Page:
Congratulations soon-to-be graduates! In a few short weeks, University of Michigan and Eastern University seniors will be tossing their caps into the clouds, soon followed by local high schools grads. At this time of the year, I turn to recipes suitable for graduation parties —recipes as hard-working and deserving of accolades as these students.
This Chopped Chicken Tostada salad is a favorite, I’ve made it often, and it has all of the desirable qualities I seek when planning a casual menu.
First and foremost, it’s a crowd pleaser. Kids and teens like tostado salads because the name rings familiar, conjuring beloved memories of neon-lit menu walls beside drive-through windows. Just one bite of a tostado salad so often inviting the question: why aren’t chips, or bowls made of chips, a component of every salad?
Adults like tostado salads, this grown-up version in particular, because, well, salads are good for you — right? But if they’re too good for you, you may not want to eat it. This salad is edgy; in fact, borderline sneaky. If if you pile on the chips, cheese and dressing, you can still tell yourself you’re eating a salad. And I ask you, what other salad could possibly taste so good with beer?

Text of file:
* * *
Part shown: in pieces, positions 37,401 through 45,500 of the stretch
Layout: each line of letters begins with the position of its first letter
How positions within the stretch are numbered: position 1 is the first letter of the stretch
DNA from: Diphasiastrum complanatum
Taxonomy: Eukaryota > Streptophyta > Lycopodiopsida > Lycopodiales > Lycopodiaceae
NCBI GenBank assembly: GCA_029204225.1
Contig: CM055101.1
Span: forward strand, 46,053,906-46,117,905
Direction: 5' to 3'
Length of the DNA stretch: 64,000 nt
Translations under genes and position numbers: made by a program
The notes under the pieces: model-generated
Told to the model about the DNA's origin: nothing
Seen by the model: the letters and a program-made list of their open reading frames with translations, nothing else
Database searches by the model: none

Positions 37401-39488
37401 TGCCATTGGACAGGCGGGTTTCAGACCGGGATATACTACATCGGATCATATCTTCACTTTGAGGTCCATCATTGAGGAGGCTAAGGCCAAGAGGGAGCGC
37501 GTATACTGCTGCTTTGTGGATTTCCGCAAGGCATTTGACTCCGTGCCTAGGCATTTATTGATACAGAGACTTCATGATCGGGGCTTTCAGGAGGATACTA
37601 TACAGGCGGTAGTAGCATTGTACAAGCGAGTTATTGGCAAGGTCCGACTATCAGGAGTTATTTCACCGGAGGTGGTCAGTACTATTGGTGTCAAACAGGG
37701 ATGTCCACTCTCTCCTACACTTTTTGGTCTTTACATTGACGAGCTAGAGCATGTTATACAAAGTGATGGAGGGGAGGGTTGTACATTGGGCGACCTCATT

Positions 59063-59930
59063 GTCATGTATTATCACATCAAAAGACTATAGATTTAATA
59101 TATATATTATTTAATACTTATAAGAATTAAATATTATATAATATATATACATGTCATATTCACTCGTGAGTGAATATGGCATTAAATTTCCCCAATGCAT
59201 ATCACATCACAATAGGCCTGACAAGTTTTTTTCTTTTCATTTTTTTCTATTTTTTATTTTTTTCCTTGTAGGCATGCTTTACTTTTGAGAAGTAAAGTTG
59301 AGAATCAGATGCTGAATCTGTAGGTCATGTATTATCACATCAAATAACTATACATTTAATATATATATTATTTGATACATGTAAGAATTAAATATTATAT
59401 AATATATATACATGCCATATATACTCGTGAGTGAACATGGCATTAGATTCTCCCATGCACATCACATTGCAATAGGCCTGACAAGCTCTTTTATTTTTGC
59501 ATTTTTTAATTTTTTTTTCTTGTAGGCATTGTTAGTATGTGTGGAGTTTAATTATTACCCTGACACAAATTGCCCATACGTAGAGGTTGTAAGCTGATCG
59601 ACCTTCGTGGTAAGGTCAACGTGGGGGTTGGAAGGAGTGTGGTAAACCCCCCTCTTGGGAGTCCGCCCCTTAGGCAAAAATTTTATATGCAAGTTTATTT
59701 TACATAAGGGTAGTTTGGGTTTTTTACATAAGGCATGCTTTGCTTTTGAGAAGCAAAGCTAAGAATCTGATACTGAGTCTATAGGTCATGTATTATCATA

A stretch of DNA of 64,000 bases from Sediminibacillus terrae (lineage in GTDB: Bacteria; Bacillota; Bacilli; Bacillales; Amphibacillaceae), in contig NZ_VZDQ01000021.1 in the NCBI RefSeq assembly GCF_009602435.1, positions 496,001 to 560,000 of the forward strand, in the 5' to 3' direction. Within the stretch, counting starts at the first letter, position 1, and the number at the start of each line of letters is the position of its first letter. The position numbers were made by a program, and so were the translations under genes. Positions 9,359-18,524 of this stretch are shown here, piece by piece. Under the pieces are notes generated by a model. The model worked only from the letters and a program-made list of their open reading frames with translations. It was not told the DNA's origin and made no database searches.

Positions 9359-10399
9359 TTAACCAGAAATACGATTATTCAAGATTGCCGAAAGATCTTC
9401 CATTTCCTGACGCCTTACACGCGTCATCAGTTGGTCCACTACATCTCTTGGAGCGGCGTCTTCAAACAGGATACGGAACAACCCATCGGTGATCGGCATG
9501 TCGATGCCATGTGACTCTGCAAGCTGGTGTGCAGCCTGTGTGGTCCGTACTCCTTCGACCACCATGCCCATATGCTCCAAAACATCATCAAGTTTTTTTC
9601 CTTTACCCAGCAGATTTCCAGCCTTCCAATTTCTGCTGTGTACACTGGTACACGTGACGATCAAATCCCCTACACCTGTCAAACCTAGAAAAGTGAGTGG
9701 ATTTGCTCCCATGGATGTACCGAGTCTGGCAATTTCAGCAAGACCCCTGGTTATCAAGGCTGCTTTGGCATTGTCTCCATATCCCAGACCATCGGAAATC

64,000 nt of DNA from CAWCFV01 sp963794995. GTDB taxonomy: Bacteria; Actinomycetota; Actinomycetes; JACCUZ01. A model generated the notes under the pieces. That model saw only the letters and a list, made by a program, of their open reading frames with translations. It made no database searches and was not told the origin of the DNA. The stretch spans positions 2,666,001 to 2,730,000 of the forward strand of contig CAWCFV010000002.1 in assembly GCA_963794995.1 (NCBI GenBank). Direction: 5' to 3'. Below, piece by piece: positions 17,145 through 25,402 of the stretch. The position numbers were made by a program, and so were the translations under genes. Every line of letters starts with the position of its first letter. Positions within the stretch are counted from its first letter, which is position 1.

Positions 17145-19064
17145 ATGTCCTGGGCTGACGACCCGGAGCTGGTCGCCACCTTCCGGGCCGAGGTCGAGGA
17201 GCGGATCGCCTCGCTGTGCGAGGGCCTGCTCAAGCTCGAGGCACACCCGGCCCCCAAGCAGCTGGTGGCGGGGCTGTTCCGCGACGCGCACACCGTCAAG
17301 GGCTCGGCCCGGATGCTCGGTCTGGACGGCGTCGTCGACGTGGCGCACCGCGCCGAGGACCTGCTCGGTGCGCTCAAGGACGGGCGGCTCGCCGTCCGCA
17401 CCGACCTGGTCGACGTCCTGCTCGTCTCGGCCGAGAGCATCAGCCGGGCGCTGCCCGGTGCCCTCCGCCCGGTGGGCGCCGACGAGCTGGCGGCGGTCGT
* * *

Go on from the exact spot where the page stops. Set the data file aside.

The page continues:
Another of the salad’s many virtues is that it accommodates a host’s hectic schedule. The dressing may be made a day in advance and all of the other components, chopped and put into Zip-locks several hours prior to serving.
Did I mention it’s flexible? Substitute black olives for the beans, tomatoes for the peppers and — for those who like it hot — have a dish of chopped jalapenos, serrano or poblano peppers on the side. The flavors of smoked heat and lime in the creamy dressing are my favorite part of the salad, but you can save time by substituting a bottled Southwest dressing for the homemade — which I serve on the side.
It’s chopped, so may be eaten with a fork, while standing. And, finally, it’s colorful and festive; a welcome addition to a table loaded with “white things” (think potato salads and coleslaw).
A tostada often refers to a flat or bowl-shaped fried tortilla, and salad ingredients sometimes fill these bowls. Ann Arbor Tortilla Factory chips lend the flavorful crunch you’d enjoy from a tostado shell, and you’d be supporting a local business if you purchased a package.
You won’t find a dictionary of ingredients on the back label on these babies. According to the Ann Arbor Tortilla Factory’s website, the ingredients for these chips are: “White or yellow non-GMO corn, lime and water. We don’t use bleachers, softeners, preservatives or colorants.”
Seniors — this versatile and accommodating salad has many of the attributes colleges and future employees are looking for in potential candidates; lessons may be learned from its crunchy goodness.